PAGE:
However, this system leans more towards a cloud-based approach, offering the capability to upload high-quality images captured by the cameras for real-time processing and storage of recorded data. The software would be installed at three separate remote locations, each with its independent databases and processing servers.

“This is the first time that we will be installing facial recognition cameras,” says Sandeep Goel, director general of the Tihar prison, to the Times of India, adding that the complex will add 556 regular CCTV cameras and 160 with facial recognition.

A more effective approach for this project may have been to utilize edge cameras that inherently support facial recognition systems, enabling most of the analysis to occur at the edge with minimal latency. Given the project’s complexity, particularly in densely populated prison environments, the ability to capture and store images from the cameras could have been leveraged for subsequent cloud-based processing. This hybrid approach would have had the potential to yield significant cost savings for the government.

Public sector project for facial recognition system at major railway stations

The Indian Railways have announced plans to introduce facial recognition systems at major railway stations, including the Patna junction within the Danapur division of the East Central Railway. The railway authorities have identified approximately 200 stations falling under the ECR’s jurisdiction that would get a comprehensive security upgrade. The objective is to enhance security measures and integrate the facial recognition system with the existing database of criminal activities occurring in and around the railway station premises.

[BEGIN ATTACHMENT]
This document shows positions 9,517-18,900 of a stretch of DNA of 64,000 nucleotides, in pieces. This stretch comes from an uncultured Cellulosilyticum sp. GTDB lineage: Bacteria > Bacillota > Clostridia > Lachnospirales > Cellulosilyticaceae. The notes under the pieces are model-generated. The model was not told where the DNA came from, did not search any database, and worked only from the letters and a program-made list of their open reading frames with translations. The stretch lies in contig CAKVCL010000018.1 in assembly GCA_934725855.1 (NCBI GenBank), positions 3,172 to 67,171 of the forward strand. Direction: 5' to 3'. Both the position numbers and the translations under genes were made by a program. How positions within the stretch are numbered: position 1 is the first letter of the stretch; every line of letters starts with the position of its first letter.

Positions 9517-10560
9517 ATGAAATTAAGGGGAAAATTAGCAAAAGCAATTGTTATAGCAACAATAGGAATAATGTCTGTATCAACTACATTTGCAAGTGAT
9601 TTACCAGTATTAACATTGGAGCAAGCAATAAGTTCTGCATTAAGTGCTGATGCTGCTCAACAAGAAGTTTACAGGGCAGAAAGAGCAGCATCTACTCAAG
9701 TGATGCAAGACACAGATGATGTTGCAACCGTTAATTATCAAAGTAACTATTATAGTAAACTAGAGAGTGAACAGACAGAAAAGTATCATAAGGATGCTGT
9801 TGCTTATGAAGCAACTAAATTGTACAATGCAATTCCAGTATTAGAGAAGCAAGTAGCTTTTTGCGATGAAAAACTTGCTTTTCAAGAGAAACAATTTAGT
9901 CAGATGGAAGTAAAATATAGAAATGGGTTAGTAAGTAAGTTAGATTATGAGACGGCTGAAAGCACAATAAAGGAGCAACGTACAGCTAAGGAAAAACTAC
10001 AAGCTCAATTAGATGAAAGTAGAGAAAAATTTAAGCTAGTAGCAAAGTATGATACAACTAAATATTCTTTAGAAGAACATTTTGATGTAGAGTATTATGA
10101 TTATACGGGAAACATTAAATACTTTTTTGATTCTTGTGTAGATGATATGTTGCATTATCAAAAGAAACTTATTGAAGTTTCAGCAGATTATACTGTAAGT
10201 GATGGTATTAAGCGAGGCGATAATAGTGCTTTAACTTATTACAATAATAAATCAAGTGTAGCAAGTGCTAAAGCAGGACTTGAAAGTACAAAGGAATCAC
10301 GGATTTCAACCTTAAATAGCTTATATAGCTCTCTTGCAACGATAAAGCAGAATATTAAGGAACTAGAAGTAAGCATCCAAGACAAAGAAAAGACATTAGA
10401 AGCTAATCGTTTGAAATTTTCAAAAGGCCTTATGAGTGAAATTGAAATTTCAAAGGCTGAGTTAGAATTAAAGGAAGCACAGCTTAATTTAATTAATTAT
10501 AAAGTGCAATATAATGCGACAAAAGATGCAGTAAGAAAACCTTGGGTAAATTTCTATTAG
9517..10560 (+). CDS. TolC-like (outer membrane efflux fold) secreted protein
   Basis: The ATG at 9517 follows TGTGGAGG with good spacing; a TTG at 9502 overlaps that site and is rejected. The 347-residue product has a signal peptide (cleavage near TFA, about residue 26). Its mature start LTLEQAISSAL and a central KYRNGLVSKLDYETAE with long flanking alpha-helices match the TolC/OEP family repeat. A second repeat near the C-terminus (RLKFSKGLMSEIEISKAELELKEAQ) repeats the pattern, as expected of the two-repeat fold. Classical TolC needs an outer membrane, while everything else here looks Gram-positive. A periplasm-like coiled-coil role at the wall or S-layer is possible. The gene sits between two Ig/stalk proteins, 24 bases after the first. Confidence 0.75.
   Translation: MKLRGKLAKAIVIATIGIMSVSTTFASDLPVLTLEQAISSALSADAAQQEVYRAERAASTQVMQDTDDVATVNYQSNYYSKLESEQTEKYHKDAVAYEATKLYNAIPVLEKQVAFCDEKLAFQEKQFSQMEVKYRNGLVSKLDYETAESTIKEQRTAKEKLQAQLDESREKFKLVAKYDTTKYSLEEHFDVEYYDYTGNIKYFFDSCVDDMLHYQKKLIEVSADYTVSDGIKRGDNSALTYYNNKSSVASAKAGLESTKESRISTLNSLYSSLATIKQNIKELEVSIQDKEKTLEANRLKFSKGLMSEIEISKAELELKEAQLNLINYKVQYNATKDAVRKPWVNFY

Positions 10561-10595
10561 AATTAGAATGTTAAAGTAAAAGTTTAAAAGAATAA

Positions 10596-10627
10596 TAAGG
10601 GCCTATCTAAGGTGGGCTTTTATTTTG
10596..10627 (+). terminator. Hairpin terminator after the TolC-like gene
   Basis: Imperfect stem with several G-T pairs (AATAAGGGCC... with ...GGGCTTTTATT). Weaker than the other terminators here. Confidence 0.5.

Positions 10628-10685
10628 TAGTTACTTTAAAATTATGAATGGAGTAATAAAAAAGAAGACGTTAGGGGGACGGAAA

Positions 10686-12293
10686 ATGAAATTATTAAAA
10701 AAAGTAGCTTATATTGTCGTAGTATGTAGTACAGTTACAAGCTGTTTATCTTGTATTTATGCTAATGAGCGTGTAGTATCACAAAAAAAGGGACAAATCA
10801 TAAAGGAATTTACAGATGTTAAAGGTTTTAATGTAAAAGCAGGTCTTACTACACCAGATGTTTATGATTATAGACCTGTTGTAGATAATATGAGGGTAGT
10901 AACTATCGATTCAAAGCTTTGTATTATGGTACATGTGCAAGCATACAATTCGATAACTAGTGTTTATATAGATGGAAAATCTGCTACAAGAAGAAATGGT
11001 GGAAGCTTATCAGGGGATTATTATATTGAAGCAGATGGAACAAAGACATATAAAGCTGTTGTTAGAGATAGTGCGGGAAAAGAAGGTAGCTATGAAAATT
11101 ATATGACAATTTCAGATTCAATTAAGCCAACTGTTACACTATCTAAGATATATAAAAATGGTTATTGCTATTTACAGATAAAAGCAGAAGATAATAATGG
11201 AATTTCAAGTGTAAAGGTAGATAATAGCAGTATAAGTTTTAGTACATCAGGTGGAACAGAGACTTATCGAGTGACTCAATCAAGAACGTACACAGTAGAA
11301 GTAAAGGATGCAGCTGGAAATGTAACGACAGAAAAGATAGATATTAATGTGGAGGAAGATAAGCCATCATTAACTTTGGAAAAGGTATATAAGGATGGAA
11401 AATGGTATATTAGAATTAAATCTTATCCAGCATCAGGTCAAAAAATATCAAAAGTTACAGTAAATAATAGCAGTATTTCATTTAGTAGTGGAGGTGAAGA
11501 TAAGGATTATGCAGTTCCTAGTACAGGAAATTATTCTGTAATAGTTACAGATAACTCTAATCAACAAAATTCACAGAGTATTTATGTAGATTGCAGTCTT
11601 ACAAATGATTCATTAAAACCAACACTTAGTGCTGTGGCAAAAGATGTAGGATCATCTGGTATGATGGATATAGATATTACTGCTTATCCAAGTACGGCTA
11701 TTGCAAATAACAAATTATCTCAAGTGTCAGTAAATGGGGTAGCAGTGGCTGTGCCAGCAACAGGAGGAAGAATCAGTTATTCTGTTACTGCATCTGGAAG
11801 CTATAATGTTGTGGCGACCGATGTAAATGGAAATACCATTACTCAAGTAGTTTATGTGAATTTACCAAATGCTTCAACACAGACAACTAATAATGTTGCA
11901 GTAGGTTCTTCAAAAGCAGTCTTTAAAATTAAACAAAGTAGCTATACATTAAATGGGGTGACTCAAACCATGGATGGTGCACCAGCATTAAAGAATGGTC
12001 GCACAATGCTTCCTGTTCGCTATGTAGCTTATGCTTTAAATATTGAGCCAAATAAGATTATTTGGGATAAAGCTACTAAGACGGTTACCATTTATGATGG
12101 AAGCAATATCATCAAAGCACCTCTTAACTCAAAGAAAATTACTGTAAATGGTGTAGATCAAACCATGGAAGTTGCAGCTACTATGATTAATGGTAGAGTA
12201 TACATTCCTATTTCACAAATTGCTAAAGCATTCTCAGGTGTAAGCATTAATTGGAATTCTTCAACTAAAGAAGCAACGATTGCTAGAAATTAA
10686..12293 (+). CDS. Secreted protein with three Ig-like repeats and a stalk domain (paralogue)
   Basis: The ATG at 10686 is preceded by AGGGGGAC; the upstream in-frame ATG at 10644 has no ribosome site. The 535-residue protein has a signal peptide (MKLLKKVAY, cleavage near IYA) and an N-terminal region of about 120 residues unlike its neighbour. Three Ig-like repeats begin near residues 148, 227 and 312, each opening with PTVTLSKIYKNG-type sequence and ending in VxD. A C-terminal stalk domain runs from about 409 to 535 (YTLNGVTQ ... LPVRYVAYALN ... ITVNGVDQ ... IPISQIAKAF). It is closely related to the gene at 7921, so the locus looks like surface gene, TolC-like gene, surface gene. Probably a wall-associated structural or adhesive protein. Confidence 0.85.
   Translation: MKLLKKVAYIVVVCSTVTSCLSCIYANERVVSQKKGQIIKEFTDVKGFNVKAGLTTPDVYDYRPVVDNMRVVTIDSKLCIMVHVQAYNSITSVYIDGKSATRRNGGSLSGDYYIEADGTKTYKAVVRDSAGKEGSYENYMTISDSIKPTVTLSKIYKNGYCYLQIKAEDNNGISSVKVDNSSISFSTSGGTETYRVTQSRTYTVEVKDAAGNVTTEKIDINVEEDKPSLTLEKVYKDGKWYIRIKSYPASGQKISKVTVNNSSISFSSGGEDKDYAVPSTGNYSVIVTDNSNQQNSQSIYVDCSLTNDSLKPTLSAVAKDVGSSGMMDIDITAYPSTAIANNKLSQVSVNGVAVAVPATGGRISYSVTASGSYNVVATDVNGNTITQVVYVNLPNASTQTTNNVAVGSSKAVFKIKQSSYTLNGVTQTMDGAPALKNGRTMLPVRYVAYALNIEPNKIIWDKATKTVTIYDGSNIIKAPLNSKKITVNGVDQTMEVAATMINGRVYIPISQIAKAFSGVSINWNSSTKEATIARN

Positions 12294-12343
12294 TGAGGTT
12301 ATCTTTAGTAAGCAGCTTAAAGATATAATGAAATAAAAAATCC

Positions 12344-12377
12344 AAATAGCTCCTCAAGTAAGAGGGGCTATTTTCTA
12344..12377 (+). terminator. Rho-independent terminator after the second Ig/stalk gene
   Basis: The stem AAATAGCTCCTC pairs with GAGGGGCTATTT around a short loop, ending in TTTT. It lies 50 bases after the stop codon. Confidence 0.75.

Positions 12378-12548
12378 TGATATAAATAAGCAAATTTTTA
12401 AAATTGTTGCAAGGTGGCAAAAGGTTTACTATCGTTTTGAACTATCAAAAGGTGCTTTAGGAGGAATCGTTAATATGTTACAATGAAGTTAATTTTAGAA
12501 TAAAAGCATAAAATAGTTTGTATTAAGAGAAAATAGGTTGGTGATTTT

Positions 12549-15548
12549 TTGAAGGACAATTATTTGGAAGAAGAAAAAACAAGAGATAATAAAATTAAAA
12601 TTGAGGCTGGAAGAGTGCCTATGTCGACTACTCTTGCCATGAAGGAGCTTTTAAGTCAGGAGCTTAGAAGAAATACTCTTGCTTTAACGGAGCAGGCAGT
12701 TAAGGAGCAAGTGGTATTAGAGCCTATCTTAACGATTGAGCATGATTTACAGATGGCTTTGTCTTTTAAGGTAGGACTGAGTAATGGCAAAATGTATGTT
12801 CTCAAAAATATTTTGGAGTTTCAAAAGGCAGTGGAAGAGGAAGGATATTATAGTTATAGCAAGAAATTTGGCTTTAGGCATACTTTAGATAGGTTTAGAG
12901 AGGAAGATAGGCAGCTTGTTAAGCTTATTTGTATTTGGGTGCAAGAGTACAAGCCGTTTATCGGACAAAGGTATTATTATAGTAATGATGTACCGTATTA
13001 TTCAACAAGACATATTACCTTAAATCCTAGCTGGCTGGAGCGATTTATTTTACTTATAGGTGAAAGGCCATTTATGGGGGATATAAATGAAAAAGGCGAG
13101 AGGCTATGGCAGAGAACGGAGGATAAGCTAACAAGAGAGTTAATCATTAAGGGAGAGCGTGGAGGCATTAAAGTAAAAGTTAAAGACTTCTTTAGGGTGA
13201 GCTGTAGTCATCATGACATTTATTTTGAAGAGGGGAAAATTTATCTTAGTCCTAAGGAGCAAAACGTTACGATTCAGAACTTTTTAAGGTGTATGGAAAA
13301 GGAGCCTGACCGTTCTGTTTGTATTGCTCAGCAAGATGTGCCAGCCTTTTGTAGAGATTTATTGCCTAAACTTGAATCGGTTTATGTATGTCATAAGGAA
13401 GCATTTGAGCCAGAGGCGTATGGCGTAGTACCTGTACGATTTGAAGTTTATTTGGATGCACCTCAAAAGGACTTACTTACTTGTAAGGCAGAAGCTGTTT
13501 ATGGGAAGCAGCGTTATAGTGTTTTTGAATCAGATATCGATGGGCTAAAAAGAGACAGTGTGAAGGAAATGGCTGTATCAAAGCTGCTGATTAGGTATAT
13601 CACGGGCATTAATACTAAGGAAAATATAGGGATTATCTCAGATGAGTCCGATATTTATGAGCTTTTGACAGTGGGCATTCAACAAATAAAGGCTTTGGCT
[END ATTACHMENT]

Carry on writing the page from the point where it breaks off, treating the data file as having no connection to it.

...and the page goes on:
Although specific details about the implementation of the facial recognition system remain unclear, it would be interesting to observe if this installation adopts a hybrid infrastructure. Such an approach could involve using edge computing cameras to handle the recognition tasks alerting security personnel when a potential match is detected. However, some reports raise concerns that an unchecked facial recognition system linked to crime data could risk mass profiling and unwarranted surveillance. Consequently, the system must carefully consider security and privacy concerns when deploying a large-scale public surveillance system.

One of the motivations for incorporating edge cameras into the facial recognition system is to enhance surveillance accuracy. In an interview with the Financial Express earlier this year, Sandeep Shah, an industry expert and co-founder and managing director at Optimized Electrotech, highlights that human operators represent the weakest link in security systems. He further explains that individuals cannot consistently monitor multiple screens without losing focus, which can lead to decreased productivity, longer response times, and an increased likelihood of human error.

About the author

Abhishek Jadhav is a Master’s graduate in Electrical Engineering and a technology and science writer at EdgeIR,